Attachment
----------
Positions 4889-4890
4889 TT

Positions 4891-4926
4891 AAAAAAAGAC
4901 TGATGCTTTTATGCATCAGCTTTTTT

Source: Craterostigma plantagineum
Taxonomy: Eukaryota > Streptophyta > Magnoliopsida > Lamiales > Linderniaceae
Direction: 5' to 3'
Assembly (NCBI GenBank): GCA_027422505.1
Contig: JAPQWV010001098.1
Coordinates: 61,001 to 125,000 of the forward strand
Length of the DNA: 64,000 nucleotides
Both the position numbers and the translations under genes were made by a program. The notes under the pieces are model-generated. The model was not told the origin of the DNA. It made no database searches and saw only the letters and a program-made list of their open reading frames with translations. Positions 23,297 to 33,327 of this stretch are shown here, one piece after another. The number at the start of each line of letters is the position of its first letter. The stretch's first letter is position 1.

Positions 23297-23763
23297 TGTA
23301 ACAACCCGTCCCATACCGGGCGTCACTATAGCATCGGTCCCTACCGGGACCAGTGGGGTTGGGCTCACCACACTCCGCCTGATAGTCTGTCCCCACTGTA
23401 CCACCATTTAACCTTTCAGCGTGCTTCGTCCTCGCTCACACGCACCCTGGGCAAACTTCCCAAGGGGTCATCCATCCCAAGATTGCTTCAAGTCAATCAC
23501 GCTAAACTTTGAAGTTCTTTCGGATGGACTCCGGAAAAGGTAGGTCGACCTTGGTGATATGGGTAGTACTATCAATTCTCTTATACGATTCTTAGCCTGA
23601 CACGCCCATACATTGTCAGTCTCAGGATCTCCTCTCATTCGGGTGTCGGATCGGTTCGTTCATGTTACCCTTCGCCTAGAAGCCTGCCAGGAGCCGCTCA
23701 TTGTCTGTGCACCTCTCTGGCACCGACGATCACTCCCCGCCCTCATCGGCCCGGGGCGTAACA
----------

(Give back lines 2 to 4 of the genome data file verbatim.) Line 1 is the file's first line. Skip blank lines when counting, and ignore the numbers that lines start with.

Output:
4889 TT

Positions 4891-4926
4891 AAAAAAAGAC